• Disability access toilets, showers and retreats.
  • Sound Amplification Systems (hearing loops)
  • Auslan (deaf) Interpreting
  • Audio Descriptions and Audio Described Tours
  • Open Capturing
  • Tactile Tours
  • Relaxed Performance
  • Including vision Symbols on all events
  • Companion Card ticket access
  • Carer Card ticket access
  • Large print versions of the Program Guide or other accessible support material for patrons

Information

Inclusion can also mean that enough information is available to those that need it, for example where a project may impact on the local community amenity, timely and accessible information and exchange must be available. If there is likely to be local community disruption, communication lines must be available across several platforms and be highly responsive.

This would include communicating information about operating hours, traffic alterations, noise and lighting controls, protection of local biodiversity, waste management, security and safety.

Community stakeholder meetings could be held to invite participation and to share information.

Multiple routes for two-way communication with all stakeholder groups should be available and tailored to suit each group. 


Feedback

Contractors, suppliers, staff and crew all should be included in various levels of event planning and debriefing and have the opportunity to express their opinions, give feedback, offer suggestions or to present grievances on decisions made by the company.

First Peoples

Where this is relevant and appropriate, acknowledge traditional landowners and first peoples, engaging their participation, request permission, respect their rights, access and involvement. 

In some countries this may mean an acknowledgement of traditional owners in opening ceremonies and all communications.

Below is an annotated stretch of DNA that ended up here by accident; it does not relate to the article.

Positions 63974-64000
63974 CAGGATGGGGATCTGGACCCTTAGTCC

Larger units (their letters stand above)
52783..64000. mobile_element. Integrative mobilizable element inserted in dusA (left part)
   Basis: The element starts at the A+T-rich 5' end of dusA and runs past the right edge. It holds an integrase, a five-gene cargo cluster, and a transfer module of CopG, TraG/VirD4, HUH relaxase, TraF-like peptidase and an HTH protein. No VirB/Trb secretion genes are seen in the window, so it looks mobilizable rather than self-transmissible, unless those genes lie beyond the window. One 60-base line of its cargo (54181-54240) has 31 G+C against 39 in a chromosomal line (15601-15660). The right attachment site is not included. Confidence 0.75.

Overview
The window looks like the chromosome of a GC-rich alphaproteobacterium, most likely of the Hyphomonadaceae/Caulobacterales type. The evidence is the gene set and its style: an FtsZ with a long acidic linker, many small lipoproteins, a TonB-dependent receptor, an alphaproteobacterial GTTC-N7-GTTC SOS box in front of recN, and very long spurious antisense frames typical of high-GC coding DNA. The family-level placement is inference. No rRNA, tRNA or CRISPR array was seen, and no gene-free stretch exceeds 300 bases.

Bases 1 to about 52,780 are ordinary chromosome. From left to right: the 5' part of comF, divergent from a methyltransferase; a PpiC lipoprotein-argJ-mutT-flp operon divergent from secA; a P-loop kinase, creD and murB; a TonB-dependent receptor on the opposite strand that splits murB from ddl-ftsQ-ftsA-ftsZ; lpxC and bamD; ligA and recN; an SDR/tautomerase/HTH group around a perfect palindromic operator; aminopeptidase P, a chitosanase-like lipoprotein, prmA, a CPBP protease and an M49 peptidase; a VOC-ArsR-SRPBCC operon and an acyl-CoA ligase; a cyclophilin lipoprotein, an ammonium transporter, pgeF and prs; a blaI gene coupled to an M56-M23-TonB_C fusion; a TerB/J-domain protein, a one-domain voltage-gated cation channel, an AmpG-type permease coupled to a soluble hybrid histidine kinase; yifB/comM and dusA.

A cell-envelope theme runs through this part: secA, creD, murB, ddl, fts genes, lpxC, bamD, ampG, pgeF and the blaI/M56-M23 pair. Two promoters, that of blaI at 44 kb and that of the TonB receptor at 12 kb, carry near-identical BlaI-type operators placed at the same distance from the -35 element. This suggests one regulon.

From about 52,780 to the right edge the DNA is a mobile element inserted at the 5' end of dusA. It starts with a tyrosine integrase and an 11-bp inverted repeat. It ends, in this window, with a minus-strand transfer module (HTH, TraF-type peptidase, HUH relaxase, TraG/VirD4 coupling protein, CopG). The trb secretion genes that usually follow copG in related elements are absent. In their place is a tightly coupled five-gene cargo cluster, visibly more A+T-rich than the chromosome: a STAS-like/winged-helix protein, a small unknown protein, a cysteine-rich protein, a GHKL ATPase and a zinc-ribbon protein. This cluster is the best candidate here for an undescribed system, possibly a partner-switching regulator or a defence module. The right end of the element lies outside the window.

In other regions it may include formally requesting permission to hold an event on land, which by common law is owned by a private citizen but by indigenous tradition, or statute, is under the custodianship of the indigenous people. 


Ticketing access

Ticketing policies and procedures should not discriminate accessibility by any group. Multiple ticketing options available to ensure accessibility by all.

If you have a ticketed event where it is run for the whole of the community – eg a major sports event or a city-wide arts festival run by a community organisation or local municipality funded group – then it would be viewed as unacceptable for exclusion to occur because of the price of the tickets is too expensive, the routes through which tickets must be bought are not accessible to all (eg credit card only or online only), or that there are no low price or open access/free activities or components.

Consider free fan zones, free access and other elements to include all members of the community.


Supply Chain

Ensuring there is a clear route for SMEs to become a potential supplier. Throughout your tendering process, ensure all who wish to do business with you, have transparent access routes to becoming potential suppliers.